AustralianSuper and IFM Investors have agreed to pay A$16.2 billion ($12.3 billion) to the Australian state of New South Wales for a 99-year lease on the state's Ausgrid electricity distribution network.
The deal will give AustralianSuper and IFM a 50.4% interest in the grid for the life of the lease. The New South Wales government will retain a 49.6% interest.
Spokesmen for AustralianSuper, a Melbourne-based superannuation fund with more than A$100 billion in assets, and IFM Investors, a Sydney-based infrastructure asset management firm, said the 50-50 deal will leave both buyers responsible for A$8.1 of that purchase price.
Until the likely close of the deal before Christmas, no details will be forthcoming on the mix of debt and equity to be employed, said Stephen McMahon, a spokesman for AustralianSuper.
The deal will significantly boost the weight of infrastructure assets in AustralianSuper's portfolio, which now stands at just less than 10%, he said.
Rather than a deliberate asset allocation shift, the move simply reflected a decision to snap up a superior investment asset capable of providing 6 million plan participants — at AustralianSuper and IFM's more than 25 local superannuation fund owners — with attractive returns over a considerable span of time, said Mr. McMahon.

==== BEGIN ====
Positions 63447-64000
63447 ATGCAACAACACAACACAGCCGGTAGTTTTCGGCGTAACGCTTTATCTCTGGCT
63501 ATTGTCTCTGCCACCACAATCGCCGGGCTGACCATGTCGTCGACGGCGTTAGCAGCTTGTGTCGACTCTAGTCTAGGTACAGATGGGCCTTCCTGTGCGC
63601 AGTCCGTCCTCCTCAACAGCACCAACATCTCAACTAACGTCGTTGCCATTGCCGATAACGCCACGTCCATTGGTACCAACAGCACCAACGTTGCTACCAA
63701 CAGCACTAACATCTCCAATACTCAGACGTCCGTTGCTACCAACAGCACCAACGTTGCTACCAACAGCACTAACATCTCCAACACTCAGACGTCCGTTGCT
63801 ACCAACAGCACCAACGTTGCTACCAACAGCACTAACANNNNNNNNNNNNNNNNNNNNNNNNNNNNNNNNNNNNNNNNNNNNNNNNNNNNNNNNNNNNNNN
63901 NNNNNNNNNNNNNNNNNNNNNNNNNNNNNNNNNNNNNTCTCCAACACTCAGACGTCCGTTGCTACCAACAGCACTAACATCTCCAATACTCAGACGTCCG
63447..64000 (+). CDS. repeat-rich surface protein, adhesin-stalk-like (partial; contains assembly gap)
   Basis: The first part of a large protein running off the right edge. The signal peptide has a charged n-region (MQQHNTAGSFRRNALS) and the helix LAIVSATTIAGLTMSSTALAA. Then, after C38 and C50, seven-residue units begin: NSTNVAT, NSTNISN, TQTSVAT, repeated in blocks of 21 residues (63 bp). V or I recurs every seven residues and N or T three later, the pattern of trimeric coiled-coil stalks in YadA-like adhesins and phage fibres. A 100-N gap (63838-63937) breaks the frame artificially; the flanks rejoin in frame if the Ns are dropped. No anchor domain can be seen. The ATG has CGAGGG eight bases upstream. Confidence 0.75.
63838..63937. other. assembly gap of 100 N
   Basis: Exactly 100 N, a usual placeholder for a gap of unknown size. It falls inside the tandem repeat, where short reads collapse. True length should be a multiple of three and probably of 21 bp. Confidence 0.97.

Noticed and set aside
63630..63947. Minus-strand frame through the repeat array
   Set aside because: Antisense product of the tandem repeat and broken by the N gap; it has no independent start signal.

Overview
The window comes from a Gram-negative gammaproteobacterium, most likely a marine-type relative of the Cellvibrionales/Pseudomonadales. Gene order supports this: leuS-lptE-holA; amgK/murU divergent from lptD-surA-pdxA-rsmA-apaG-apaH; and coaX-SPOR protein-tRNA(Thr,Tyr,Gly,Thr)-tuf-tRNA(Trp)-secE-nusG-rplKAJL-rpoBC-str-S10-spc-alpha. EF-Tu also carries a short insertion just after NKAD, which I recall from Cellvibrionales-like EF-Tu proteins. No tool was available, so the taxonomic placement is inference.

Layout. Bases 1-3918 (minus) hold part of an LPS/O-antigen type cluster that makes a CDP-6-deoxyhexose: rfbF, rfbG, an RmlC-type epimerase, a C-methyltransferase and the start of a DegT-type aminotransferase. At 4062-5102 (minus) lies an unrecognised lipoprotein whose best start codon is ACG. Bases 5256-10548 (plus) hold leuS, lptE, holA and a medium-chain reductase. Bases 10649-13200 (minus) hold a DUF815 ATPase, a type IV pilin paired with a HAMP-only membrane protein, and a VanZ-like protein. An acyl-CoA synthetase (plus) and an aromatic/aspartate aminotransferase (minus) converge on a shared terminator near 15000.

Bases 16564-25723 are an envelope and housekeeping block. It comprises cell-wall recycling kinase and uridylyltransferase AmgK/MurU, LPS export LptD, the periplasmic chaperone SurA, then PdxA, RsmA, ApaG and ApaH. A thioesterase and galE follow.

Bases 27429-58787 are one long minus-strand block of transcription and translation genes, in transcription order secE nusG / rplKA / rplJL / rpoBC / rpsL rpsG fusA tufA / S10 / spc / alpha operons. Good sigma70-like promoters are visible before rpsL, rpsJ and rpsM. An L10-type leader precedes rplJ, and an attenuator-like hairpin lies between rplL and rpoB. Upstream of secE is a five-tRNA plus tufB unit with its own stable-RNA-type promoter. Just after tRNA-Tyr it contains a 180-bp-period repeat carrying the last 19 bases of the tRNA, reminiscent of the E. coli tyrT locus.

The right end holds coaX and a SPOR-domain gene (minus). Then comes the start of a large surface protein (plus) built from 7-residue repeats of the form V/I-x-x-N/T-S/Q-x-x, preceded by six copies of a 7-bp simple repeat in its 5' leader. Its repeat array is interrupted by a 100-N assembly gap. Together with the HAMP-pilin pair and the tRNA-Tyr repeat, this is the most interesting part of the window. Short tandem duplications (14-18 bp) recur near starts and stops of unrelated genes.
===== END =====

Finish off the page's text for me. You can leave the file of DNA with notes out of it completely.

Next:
That the opportunity presented itself at all was a matter of some controversy, after Australia's government in August short-circuited a bid by Chinese investors — led by State Grid Corp. of China — on national security grounds.
That move drew a rebuke from China, with a government spokesman warning that Chinese investor interest in Australia could be harmed as a result.
Despite that warning, announcements Thursday by Ausgrid's buyers and seller alike appeared to celebrate the fact that the deal was entirely an Australian affair.
In an AustralianSuper-IFM news release, Ian Silk, chief executive of AustralianSuper, hailed “this all-Australian partnership between the millions of members of our two organizations and the NSW government.”
In a separate release by the New South Wales government, Gladys Berejiklian, the state's treasurer, said it was “great to see a completely Australian consortium investing in this asset.”
In the same news release, Mike Baird, premier of New South Wales, said the handsome price the state obtained for the 99-year lease “will help fund critical infrastructure projects as part of the government's” A$20 billion rebuilding plan for the state.
There was no indication regarding how the price paid by AustralianSuper and IFM compared to the price the Chinese consortium had been offering.